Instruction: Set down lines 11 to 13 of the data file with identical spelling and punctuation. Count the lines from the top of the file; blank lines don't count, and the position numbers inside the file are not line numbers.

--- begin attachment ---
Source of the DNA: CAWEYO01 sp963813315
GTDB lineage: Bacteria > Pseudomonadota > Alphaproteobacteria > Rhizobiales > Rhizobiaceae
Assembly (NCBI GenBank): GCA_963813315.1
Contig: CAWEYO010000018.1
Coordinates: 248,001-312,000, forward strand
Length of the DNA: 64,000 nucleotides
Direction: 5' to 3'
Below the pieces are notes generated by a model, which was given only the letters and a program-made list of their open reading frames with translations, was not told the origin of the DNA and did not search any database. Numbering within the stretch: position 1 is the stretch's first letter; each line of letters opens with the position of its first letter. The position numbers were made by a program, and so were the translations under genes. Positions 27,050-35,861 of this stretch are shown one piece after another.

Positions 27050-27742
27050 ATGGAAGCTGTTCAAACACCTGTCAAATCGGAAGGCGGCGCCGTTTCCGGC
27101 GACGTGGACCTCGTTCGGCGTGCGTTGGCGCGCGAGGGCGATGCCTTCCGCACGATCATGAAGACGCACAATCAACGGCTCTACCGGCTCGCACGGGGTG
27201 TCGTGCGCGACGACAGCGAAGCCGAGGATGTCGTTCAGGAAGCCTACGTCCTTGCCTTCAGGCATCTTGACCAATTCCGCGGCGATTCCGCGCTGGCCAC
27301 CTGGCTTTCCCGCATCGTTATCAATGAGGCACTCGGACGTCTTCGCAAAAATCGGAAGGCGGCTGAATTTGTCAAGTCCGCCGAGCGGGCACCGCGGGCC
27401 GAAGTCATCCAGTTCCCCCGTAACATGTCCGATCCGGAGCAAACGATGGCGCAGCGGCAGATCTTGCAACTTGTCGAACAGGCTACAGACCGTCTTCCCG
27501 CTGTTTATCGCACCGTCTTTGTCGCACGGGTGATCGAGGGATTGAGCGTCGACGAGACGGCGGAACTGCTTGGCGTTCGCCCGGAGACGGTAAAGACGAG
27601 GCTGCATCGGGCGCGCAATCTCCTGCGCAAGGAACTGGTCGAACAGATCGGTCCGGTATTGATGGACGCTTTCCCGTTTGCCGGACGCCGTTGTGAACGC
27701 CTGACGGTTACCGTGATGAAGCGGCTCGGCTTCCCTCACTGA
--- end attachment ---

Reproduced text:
27101 GACGTGGACCTCGTTCGGCGTGCGTTGGCGCGCGAGGGCGATGCCTTCCGCACGATCATGAAGACGCACAATCAACGGCTCTACCGGCTCGCACGGGGTG
27201 TCGTGCGCGACGACAGCGAAGCCGAGGATGTCGTTCAGGAAGCCTACGTCCTTGCCTTCAGGCATCTTGACCAATTCCGCGGCGATTCCGCGCTGGCCAC
27301 CTGGCTTTCCCGCATCGTTATCAATGAGGCACTCGGACGTCTTCGCAAAAATCGGAAGGCGGCTGAATTTGTCAAGTCCGCCGAGCGGGCACCGCGGGCC